How do you treat a lower respiratory infection?

Two of the most common lower respiratory infections are bronchitis and pneumonia. If you are feeling feverish, and if you have body aches, a cough with phlegm, congestion, tightness in the chest and a loss of appetite, you may have one of these conditions. The treatment of lower respiratory tract infections will depend on the type of infection you have and your medical background.

Respiratory infection are usually viral, in which case you will simply have to wait it out until your immune system fights off the virus. In the meantime, there are things you can do to manage your symptoms. These include getting lots of rest, drinking lots of water, sleeping on an extra pillow if you have a bad cough, keeping the room warm and getting fresh air. You may want to try some over-the-counter medications, such as cough remedies, decongestants and non-steroidal anti-inflammatory drugs (NSAIDs), like ibuprofen, which can help you to manage pain or fever. Doctors are often hesitant to treat lower respiratory infections with antibiotics, since most of the time the infection is not caused by bacteria. In addition, if you use overuse antibiotics when treating minor infections, your body may develop resistance to the antibiotic, and the antibiotic will be less effective if you need to use it to combat a more serious infection.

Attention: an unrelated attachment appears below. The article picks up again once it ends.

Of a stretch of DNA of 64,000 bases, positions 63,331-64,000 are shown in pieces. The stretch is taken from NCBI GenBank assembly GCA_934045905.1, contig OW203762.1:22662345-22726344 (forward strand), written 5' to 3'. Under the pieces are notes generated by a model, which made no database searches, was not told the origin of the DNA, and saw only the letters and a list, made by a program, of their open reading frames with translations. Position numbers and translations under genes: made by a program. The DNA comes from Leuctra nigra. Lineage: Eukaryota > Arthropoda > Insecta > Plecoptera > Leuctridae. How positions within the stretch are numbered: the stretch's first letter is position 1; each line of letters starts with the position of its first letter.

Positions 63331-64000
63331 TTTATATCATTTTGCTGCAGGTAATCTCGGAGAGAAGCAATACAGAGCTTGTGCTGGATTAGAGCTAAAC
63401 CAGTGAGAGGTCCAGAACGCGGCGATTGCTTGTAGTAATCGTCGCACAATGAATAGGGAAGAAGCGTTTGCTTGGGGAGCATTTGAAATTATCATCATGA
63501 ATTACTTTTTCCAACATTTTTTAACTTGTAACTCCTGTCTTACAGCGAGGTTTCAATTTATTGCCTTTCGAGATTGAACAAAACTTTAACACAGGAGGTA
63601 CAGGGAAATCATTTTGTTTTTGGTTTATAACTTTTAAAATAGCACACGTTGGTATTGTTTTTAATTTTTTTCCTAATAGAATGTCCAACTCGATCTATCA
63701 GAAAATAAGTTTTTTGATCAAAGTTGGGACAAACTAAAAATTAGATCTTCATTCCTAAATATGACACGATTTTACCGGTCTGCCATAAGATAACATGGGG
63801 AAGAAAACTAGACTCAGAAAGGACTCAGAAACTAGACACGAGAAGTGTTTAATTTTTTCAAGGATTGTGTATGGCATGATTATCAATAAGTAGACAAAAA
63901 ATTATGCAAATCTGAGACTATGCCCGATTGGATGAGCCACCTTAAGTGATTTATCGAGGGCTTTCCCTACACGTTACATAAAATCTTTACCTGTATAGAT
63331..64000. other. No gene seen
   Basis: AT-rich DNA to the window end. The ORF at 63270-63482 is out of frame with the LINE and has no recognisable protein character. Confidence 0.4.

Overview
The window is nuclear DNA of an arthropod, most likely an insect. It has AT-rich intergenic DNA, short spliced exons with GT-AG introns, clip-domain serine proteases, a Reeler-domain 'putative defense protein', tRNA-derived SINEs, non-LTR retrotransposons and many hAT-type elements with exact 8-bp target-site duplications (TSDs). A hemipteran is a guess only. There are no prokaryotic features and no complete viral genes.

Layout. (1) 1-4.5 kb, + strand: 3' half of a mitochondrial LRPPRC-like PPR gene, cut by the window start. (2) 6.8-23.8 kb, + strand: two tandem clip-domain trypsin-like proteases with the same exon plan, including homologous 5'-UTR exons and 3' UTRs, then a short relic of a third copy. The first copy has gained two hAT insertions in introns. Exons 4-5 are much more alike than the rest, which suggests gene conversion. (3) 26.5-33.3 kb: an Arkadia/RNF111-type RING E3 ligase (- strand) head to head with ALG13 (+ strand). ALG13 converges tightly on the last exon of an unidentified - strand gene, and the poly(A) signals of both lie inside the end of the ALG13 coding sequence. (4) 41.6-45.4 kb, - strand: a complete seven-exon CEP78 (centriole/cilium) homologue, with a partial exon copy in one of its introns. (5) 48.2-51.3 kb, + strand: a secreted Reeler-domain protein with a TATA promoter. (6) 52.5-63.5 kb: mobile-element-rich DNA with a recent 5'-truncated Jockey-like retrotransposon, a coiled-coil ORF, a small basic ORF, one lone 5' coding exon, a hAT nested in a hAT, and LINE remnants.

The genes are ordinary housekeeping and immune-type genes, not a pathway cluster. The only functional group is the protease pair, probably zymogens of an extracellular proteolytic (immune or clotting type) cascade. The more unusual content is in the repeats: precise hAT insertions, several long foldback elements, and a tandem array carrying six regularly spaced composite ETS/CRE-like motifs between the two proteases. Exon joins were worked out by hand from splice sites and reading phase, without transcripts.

Pneumonia is a lower respiratory infection that is usually bacterial and it's not a minor infection. Therefore, if you have pneumonia, your doctor will prescribe some antibiotics. Amoxicillin, doxycycline, erythromycin and roxithromycin are a few antibiotics that are commonly used to treat pneumonia. If you have a pre-existing health condition that weakens your immune system, such as HIV, or heart, lung, liver or kidney disease, or if you are undergoing chemotherapy, your doctor may prescribe precautionary antibiotics, just in case your lower respiratory tract infection turns out to be bacterial.